Secure and stable economic conditions in Austria make a commitment for German companies manageable and plannable. Negative surprises, however, are always to be found in the area of trade law and the licensing of business facilities. The often propagated one-stop-shop principle for founding and opening a business cannot always be implemented in practice. On the whole, however, German entrepreneurs should be able to find their way around in Austria relatively quickly and not encounter any significant problems. However, it is advisable to seek tax and legal advice when entering the market in order to avoid small but all the more annoying hurdles.  

  

Why should companies choose to enter/remain in the Austrian market?

Austria offers attractive framework conditions for foreign companies. As one of the richest countries in the EU, Austrian consumers have above-average purchasing power. 
 
The infrastructure is highly developed and the administration is modern and efficient. In addition, the quality of life in Austria is very high. Vienna is regularly ranked among the most liveable cities in the world in various rankings. The high level of personal safety certainly contributes to this. Austria is also relatively safe with regard to climate change and natural disasters triggered by it. The security of supply with electrical energy has the highest priority in Austria, which is why Austria holds a top position in this respect in comparison with other European countries. 
 
Furthermore, Austria is politically very stable and has a reliable legal system. Relations between employers and employees are traditionally very good, which results in a very low number of strike days. Austria has a large highly skilled labour force, which is reflected in high labour productivity. One of the reasons for this is the dual education system practised in Austria, which combines theory and practice and leads to an optimal link between business and education.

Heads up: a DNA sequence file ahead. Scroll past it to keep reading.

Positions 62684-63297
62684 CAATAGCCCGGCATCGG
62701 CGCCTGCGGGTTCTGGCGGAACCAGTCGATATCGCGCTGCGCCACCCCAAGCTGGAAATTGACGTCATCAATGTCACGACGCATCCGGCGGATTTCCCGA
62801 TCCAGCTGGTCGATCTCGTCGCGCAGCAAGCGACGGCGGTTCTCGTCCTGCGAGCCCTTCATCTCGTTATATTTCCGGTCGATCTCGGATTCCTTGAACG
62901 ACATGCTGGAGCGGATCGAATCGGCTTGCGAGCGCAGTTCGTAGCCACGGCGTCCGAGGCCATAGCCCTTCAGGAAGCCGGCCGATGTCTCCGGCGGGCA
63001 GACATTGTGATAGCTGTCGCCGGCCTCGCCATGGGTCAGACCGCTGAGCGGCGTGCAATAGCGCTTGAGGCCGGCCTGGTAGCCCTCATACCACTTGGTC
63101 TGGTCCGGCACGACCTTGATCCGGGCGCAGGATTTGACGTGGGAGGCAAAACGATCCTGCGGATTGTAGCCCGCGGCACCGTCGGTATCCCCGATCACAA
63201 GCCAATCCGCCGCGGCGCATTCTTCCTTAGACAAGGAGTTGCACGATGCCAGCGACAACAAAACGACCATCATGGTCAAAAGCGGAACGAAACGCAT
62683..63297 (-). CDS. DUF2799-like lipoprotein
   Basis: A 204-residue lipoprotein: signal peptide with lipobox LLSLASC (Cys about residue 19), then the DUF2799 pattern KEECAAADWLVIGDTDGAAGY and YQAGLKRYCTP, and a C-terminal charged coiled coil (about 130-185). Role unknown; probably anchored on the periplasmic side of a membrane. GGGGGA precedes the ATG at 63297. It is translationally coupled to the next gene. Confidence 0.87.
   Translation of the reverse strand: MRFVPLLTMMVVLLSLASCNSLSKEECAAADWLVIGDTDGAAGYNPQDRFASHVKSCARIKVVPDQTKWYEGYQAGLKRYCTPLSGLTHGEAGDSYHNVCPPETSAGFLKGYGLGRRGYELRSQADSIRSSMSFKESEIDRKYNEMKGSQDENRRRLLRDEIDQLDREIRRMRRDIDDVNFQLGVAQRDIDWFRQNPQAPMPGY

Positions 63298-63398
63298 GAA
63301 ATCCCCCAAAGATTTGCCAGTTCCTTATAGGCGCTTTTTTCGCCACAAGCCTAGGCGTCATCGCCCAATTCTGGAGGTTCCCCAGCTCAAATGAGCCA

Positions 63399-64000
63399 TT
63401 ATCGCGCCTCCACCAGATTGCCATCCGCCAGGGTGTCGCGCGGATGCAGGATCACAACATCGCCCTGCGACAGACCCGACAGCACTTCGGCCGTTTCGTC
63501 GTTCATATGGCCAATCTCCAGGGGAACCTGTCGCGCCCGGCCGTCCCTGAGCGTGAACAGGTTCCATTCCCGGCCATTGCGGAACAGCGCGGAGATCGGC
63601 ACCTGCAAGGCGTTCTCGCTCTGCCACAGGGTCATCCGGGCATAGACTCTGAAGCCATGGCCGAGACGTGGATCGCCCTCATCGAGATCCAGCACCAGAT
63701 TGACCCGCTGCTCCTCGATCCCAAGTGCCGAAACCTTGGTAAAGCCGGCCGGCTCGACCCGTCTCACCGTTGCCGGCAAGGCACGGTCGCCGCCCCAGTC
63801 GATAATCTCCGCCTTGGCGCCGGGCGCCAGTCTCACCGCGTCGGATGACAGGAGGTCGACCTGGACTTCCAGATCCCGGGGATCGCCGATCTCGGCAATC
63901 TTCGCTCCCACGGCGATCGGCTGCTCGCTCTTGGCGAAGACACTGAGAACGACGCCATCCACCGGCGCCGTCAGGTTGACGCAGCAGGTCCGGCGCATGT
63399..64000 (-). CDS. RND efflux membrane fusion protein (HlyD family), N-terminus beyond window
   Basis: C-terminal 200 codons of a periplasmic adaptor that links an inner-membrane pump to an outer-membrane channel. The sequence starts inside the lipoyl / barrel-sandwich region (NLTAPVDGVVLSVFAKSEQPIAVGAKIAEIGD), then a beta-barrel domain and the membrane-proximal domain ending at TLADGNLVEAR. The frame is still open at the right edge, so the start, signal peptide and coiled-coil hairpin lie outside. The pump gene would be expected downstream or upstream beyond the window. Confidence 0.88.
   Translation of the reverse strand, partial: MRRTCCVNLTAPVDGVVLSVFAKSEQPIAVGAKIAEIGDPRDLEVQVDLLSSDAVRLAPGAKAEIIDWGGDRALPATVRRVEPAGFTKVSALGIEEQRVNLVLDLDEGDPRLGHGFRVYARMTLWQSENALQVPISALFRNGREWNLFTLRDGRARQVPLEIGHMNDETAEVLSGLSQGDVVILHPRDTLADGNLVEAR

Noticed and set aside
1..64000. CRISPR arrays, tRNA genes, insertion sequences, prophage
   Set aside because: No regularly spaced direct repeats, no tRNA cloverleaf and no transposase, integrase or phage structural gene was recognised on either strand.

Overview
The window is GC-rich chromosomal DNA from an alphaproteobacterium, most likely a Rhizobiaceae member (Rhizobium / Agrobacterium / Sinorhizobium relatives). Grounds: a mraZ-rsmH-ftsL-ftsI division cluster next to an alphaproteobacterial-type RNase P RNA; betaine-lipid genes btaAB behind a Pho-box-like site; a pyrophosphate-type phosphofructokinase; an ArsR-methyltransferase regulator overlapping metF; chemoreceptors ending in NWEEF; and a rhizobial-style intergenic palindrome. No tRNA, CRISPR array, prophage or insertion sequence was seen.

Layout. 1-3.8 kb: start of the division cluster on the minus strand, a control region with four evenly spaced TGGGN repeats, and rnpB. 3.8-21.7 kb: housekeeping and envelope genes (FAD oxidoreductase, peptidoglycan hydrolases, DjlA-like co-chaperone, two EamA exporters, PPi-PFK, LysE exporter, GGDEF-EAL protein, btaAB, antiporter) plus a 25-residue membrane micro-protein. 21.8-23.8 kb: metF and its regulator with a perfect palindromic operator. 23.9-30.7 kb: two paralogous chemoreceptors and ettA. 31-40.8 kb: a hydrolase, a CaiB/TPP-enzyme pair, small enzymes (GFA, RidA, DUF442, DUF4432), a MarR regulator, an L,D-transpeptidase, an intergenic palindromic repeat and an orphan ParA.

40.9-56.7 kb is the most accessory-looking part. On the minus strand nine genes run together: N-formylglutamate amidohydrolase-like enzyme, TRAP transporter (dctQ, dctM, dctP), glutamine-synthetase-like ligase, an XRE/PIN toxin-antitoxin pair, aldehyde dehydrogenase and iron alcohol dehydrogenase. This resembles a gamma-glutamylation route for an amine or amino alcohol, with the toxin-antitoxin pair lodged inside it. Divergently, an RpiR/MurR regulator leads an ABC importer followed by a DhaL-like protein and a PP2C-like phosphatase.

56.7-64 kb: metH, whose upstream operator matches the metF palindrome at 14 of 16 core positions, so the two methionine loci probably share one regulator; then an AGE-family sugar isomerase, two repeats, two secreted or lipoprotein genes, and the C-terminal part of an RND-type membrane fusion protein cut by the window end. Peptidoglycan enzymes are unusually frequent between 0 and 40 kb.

Another advantage of Austria is its central location in Europe. Vienna is the leading hub for air traffic and logistics to Central and Eastern Europe. Therefore, Austria offers excellent access to the Central and Eastern European markets. 
 
Last but not least, Austria is also fiscally competitive due to attractive group taxation and a dense network of double taxation agreements. 

 

In your opinion, how will Austria develop?

The war in Ukraine and the COVID 19 pandemic are and have been the dominant topics in recent years. In all likelihood, however, this will not have a lasting impact on the growth of the Austrian economy. The average economic growth of the next 5 years of 1.8 percent is about the average of the countries in the euro area. In the coming year, inflation is expected to be lower than this year, but still high at over 4 percent due to the second-round effects of increased wage costs. Against the background of a moderate economic development and assuming stable energy prices, however, the upward pressure on prices will ease and inflation will continue to fall in the coming years. Recently, economic policy has been focused on immediate crisis management. It is expected that in the coming years greater emphasis will be placed on productivity-enhancing issues such as education, digitalisation and research. In addition, enabling the energy transition will present Austria with major challenges but also opportunities. 

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Prof. Dr. Peter Bömelburg

Certified Public Auditor (Germany), Certified Tax Consultant (Germany)